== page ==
Face up to it UBS ( UBS). You can't keep blaming Facebook for all your problems. Shares of the Zurich-based bank got zinged Tuesday, tumbling as much as 6% in the wake of its worse-than-expected 58% fall in second-quarter profits. UBS brass blamed the drop in profits to 425 million francs ($434.16 million) from 1.02 billion Swiss francs ($1.2 billion) on losses from the Facebook ( FB) IPO and a severe slowdown in its investment banking business. Fine. We'll grant our Swiss friends that the I-banking business is currently in the crapper. When Goldman Sachs ( GS) is down 25% in the past year while the S&P 500 is up 7.5%, you know the well is dry across Wall Street, not for one firm in particular. Then again, UBS is down over 35% over the same period, once again proving its ability to outpace its competitors in all the wrong categories. And for more on that subject, just check out UBS' relative losses on Facebook as a result of Nasdaq's ( NDAQ) massive mishandling of the offering. Citadel and Knight Capital ( KCG) (which had a few little trading troubles this week, but more on that later) say they lost around $35 million apiece. Citigroup ( C) reportedly lost around $20 million on the deal. All are painful amounts indeed, but they still pale when compared to the $356 million loss announced by UBS Tuesday. Yeah sure, we are well aware of what happened that fateful May morning when Nasdaq wasn't confirming Facebook buy orders while investment bank computers kept placing them. (Or, to explain it another way with the help of the classic film WarGames, "Joshua was still playing the game" even when brokers were in the dark and Nasdaq CEO Bob Greifeld was AWOL.) We understand it was a systemic issue and will now be a legal issue since Nasdaq certainly does not plan to settle. Nevertheless, why was the damage at UBS ten times worse than everybody else? Size does matter, but stupidity always seems to matter a whole lot more when UBS is involved. And we can only imagine what's going to happen when the authorities come around to UBS' role in the LIBOR scandal. If Barclays was forced to pony up $450 million for rigging the benchmark rate, who knows how hard UBS is going to fall? "We're waiting to see the results of the investigation. But there is no evidence at this stage that we have a particular position in that matter," said CEO Sergio P. Ermotti on the subject. Ermotti, if you remember, took the reins from Oswald Gruebel last November following the firm's embarrassing $2.3 billion loss at the hands of a rogue trader. We say watch out. If history is a guide, then UBS shareholders could be in for a metaphorical game of "Global Thermonuclear War." (Another War Games reference.) And if Ermotti's not careful, he could very well be the first casualty. Take us to DEFCON 4. Or 1 (nuclear incident imminent).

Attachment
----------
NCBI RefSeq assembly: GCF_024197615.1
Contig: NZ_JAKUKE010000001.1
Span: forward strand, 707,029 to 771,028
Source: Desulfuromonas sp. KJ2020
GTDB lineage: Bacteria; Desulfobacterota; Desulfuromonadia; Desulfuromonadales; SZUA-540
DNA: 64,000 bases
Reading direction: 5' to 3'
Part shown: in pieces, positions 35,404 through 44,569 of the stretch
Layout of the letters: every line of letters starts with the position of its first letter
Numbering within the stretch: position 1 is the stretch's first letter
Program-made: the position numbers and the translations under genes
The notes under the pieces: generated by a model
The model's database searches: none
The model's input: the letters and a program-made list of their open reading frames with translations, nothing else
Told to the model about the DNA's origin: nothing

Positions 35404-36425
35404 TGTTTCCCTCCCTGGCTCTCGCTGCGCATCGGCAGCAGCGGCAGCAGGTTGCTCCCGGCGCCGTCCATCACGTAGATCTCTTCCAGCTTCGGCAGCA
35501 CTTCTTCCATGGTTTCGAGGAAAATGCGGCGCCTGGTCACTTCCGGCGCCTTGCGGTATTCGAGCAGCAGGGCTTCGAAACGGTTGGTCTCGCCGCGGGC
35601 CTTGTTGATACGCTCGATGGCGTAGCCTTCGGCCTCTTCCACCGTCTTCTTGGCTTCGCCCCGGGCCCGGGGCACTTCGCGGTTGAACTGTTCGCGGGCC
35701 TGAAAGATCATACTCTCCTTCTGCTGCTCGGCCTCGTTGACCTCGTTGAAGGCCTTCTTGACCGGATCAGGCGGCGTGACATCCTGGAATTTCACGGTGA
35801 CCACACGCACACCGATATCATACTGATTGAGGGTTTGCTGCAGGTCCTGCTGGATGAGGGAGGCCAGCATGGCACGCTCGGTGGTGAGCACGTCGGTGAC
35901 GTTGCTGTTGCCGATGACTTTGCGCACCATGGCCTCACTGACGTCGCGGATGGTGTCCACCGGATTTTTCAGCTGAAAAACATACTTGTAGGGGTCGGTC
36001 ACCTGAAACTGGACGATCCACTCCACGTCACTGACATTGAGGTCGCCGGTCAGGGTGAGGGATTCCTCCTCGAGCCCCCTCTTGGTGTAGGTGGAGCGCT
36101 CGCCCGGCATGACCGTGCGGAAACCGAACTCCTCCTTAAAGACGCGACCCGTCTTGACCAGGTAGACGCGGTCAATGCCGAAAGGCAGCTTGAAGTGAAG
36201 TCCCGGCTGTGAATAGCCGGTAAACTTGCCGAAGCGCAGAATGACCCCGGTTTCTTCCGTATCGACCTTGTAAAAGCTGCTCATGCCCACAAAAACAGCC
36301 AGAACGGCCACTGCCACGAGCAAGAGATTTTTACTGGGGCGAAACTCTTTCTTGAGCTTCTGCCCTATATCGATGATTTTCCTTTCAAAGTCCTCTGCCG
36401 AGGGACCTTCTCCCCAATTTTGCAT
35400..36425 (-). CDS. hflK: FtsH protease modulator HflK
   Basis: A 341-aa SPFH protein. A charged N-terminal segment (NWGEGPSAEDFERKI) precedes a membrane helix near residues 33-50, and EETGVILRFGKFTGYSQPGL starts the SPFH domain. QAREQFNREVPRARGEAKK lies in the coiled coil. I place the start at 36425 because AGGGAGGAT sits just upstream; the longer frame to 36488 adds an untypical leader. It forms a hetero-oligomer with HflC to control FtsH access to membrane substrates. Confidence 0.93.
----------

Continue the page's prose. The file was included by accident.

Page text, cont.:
Speaking of a market apocalypse, Knight Capital ( KCG) better find its white knight in a hurry, otherwise it could go dark for good. Knight, one of the largest U.S. market makers, said losses from Wednesday's trading breakdown total $440 million, and as a result the company is "actively pursuing its strategic and financing alternatives to strengthen its capital base." Knight's massive loss chews right through its net income of $3.3 million in the second quarter on revenue of $289.3 million. Shares of the computerized trading company lost almost two thirds of its value this week, falling from more than $10 a share on Tuesday to less than $4. As we wait to see who responds to Knight's SOS signal, we just have one small question: What the heck happened here? Did they hire UBS traders to run the show or Suntech's euro bond analysis team? Prices in 140 NYSE ( NYX)-listed stocks were flying all over the place for more than 45 minutes. Clueless traders were running around screaming at each other. CNBC's Bob Pisani was scrambling for coverage. That was no mere "technology issue" as Knight is calling it. That was the freaking Tet Offensive at Broad and Wall. Seriously, after last year's flash crash and the Facebook IPO fiasco, we thought the brainiacs running Wall Street's back offices would have a better handle on things. Or at least they would know how to shut down the machines should they run amok. But that wasn't the case at all Wednesday morning. Knight couldn't pull the plug on its new software in time and is now in danger of having its plug pulled. And for those still wondering why worn-out investors are waving goodbye to Wall Street, well, the knuckleheads at Knight provided yet another answer. --By Gregg Greenberg in New York Follow TheStreet on Twitter and become a fan on Facebook.